President Biden is urging Americans to “sacrifice a little bit longer” and continue taking precautions due to the coronavirus pandemic, White House press secretary Jen Psaki said Tuesday.
During the White House press briefing Psaki was asked about Americans returning to normalcy over the Easter holiday weekend, resuming travel, as well as attending baseball games in states across the nation as Major League Baseball kicked off the season.
“I think the president recognizes that this has been a long and difficult journey for the American public,” Psaki said. “We’ve been — the country has been shut down in one form or another for more than a year now. And people have missed birthday parties, weddings, baseball games, going out to restaurants.”
BIDEN ADMINISTRATION WILL NOT REQUIRE COVID-19 VACCINE PASSPORTS, WHITE HOUSE SAYS
She added: “It is difficult, it is hard, and what he is asking people to do is to sacrifice a little bit longer.”
Psaki said the president “will continue to make that case and make that argument.”
“We certainly anticipate, as the weather gets warmer, there will be a temptation,” Psaki said. “We’ve also seen communities where local mayors, businesses have conveyed to their communities that we need to hang together, we need to remain vigilant, we need to wear masks and we will get through this together.”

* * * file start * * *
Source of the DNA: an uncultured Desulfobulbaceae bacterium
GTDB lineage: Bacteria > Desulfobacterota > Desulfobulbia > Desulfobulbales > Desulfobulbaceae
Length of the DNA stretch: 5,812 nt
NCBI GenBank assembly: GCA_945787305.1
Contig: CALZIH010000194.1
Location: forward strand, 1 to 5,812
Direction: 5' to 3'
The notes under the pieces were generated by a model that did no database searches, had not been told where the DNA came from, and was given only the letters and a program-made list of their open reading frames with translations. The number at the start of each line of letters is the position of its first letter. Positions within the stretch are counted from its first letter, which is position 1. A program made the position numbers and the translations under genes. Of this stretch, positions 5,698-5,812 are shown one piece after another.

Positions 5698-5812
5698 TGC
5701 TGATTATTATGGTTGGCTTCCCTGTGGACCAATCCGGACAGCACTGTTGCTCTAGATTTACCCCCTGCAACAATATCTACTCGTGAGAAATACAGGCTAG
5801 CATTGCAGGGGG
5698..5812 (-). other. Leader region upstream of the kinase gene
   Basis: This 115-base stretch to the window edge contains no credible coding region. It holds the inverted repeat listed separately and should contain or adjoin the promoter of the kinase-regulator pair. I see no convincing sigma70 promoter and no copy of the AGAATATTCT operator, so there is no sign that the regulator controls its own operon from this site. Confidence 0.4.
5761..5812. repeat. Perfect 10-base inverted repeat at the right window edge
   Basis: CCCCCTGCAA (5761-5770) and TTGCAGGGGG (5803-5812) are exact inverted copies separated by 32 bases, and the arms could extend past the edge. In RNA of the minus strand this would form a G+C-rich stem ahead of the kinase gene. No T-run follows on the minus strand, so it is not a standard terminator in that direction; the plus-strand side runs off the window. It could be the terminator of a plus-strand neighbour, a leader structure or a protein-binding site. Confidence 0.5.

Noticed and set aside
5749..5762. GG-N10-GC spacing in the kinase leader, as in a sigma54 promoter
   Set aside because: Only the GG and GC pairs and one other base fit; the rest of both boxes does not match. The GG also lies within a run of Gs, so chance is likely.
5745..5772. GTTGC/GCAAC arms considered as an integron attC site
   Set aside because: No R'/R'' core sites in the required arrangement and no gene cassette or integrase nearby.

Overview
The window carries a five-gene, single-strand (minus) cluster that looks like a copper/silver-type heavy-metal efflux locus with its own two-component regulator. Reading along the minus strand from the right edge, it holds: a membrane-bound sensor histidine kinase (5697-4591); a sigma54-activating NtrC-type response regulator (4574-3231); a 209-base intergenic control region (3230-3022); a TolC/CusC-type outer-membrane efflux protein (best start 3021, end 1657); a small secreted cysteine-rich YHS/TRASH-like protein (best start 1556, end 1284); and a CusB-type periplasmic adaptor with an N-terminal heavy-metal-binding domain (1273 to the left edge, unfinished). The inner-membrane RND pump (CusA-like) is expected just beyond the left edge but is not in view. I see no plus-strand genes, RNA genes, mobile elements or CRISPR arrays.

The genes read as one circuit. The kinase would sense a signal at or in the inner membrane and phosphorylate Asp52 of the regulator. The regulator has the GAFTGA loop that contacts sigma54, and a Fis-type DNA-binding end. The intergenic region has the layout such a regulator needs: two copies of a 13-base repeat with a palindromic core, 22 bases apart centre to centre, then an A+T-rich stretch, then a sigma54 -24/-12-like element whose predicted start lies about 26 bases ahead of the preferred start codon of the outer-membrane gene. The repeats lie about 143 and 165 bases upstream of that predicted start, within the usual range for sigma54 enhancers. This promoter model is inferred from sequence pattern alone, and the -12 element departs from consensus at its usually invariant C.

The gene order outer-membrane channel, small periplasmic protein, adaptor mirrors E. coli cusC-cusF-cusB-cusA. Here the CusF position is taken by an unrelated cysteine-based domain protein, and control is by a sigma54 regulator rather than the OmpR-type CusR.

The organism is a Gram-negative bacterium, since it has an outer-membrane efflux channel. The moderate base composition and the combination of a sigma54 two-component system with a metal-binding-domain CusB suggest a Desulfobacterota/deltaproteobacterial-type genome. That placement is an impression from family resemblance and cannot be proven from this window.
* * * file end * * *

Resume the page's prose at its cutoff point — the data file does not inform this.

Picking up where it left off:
She added: “So we are hopeful that that that’s exactly what the majority of communities in this country will do.”
Psaki’s comments come just hours before the president is expected to announce that he is moving up the date for adults to become eligible to receive a COVID-19 vaccine by April 19—from its original May 1 date.
Biden had also set a goal to give 100 million doses of COVID-19 vaccine in his first 100 days in office — a goal he has since doubled to 200 million doses by his 100th day.
CLICK HERE TO GET THE FOX NEWS APP
But on Tuesday, Biden is expected to say that the U.S. has reached 150 million shots in the first 75 days of his administration.
Biden will also say that more than 75% of people over the age of 65 have received at least one dose of the COVID-19 vaccine, with 55% in that age group have received both doses, according to data from the Centers for Disease Control and Prevention.